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Courtney Crosby v. T. Schwartz

May 4, 2012

COURTNEY CROSBY,
PETITIONER-APPELLANT,
v.
T. SCHWARTZ, RESPONDENT-APPELLEE.



Appeal from the United States District Court for the Eastern District of California Garland E. Burrell, District Judge, Presiding D.C. No. 2:05-cv-00047-GEB-KJN

The opinion of the court was delivered by: M. Smith, Circuit Judge:

FOR PUBLICATION

OPINION

Argued and Submitted March 13, 2012-San Francisco, California

Before: John T. Noonan, Jr., M. Margaret McKeown, and Milan D. Smith, Jr., Circuit Judges.

Opinion by Judge Milan D. Smith, Jr.; Partial Concurrence and Partial Dissent by Judge Noonan

OPINION

Courtney Crosby appeals the district court's denial of his federal petition for a writ of habeas corpus. He raises three claims on appeal. First, Crosby challenges the California Court of Appeal's conclusion that his waiver of his Sixth Amendment right to a jury trial was valid. Second, he claims that the California court erred in finding that the trial court acted within its discretion to deny his subsequent attempt to withdraw the jury trial waiver. Finally, Crosby contends that the California court erred in finding that his sentence of 26 years to life under California's Three Strikes Law did not constitute cruel and unusual punishment under the Eighth Amendment. Because we conclude that these holdings of the California Court of Appeal were neither contrary to, nor involved an unreasonable application of, clearly established Federal law, we affirm the district court's denial of Crosby's habeas petition.

FACTUAL AND PROCEDURAL BACKGROUND

On July 5, 1999, Sacramento police responded to a call for disturbing the peace at the Ethan Terrace Apartments in Sacramento County. Police found petitioner Crosby and another man named Rivers upon arrival at the scene. Crosby initially told the officer his name was Sirleaf Flomo, and when asked for identification, produced a falsified driver's license and a stolen Social Security card. He was finally identified by Rivers as Courtney Crosby. When the officer ran a check on Crosby's real name, he discovered that Crosby had an outstanding felony no bail warrant for violation of California Penal Code Section 290, California's sex offender registration statute. The officer arrested Crosby. The officer found several other stolen identification and insurance cards in Crosby's wallet.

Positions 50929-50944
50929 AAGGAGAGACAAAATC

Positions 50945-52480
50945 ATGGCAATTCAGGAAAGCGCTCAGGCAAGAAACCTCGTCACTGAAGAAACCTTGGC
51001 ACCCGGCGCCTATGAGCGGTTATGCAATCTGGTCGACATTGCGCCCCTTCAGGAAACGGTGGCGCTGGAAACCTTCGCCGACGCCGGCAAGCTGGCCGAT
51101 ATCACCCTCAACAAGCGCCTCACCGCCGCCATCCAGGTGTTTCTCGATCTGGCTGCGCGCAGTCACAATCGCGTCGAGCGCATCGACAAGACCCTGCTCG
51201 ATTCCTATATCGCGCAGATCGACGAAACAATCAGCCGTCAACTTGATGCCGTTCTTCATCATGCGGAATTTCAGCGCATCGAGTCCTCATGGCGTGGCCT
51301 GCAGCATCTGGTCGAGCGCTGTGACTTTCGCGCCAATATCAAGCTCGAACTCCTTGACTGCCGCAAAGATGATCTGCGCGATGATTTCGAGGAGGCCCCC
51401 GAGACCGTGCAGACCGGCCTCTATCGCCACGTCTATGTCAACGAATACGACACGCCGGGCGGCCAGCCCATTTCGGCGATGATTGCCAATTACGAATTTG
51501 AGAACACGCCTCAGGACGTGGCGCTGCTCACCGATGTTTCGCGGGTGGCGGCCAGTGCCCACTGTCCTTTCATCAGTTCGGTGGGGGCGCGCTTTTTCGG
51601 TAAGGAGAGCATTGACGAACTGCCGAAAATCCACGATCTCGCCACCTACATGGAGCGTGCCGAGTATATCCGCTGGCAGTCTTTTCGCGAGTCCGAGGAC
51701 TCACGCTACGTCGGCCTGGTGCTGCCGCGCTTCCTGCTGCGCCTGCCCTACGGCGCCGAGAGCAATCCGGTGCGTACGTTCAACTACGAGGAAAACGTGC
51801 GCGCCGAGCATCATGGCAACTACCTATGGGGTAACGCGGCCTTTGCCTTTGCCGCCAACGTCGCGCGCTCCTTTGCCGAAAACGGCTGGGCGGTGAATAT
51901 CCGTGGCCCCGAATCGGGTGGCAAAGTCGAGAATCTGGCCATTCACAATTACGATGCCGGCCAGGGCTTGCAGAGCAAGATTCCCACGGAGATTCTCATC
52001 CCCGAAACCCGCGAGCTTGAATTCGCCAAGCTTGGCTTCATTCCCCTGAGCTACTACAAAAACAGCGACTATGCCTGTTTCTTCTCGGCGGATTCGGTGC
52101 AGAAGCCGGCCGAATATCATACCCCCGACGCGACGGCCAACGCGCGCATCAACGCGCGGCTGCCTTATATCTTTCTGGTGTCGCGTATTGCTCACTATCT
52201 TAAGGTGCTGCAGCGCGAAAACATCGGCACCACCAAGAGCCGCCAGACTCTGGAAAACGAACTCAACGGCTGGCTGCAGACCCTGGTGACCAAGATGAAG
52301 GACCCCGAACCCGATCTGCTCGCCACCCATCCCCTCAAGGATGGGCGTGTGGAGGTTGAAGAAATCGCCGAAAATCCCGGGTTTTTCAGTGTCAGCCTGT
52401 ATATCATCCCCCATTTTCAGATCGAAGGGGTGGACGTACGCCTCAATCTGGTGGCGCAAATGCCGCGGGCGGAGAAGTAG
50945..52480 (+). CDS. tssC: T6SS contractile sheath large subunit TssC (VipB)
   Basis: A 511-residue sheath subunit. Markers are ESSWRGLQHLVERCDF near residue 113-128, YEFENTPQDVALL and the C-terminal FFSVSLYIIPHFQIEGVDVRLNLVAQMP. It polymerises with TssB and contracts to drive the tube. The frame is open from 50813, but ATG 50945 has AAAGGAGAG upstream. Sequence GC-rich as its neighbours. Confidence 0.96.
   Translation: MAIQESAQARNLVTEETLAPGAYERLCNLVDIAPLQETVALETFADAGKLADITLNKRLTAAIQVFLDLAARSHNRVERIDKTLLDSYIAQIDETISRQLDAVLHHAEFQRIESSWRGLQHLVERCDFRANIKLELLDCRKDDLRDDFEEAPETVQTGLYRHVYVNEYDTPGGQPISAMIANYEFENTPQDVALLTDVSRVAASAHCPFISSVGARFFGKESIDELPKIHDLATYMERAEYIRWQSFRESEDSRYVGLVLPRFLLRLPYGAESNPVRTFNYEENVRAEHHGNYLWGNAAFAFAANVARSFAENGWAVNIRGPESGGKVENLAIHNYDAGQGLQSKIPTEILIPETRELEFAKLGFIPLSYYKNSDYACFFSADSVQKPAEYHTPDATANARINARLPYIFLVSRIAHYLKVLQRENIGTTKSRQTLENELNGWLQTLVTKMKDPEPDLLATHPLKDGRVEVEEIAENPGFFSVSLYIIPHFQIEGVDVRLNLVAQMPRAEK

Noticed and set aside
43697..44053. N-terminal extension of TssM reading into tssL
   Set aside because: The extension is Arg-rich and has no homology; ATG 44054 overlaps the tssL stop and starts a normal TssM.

Crosby was charged with three counts of failing to register under Section 290. Section 290, as it read when Crosby was arrested, stated that every person who qualifies, "for the rest of his or her life while residing in, or, if he or she has no residence, while located within California, shall be required to register with the chief of police of the city in which he or she is residing, or if he or she has no residence, is located, or the sheriff of the county if he or she is residing, or if he or she has no residence, is located, in an unincorporated area or city that has no police department." Cal. Penal Code § 290(a)(1)(A) (1998) (emphasis added). Section 290(g)(2) provides that anyone who is required to register under this section because of a prior felony conviction, but fails to do so, is guilty of a felony. Id. § 290(g)(2). One of Crosby's failure to register counts was dismissed before Crosby proceeded to trial. Thus, at trial, Crosby faced two charges. He faced one count for failing to register within five working days after moving from his residence, in violation of Section 290(f). Crosby faced another court for failing to register within five working days of his birthday, in violation of Section 290(a)(1)(c). Crosby was further alleged to have three prior felony convictions for 1) rape, Cal. Penal Code § 261a(2), 2) forced copulation, Cal. Penal Code § 288(c), and 3) robbery, Cal. Penal Code § 667(b)-(i).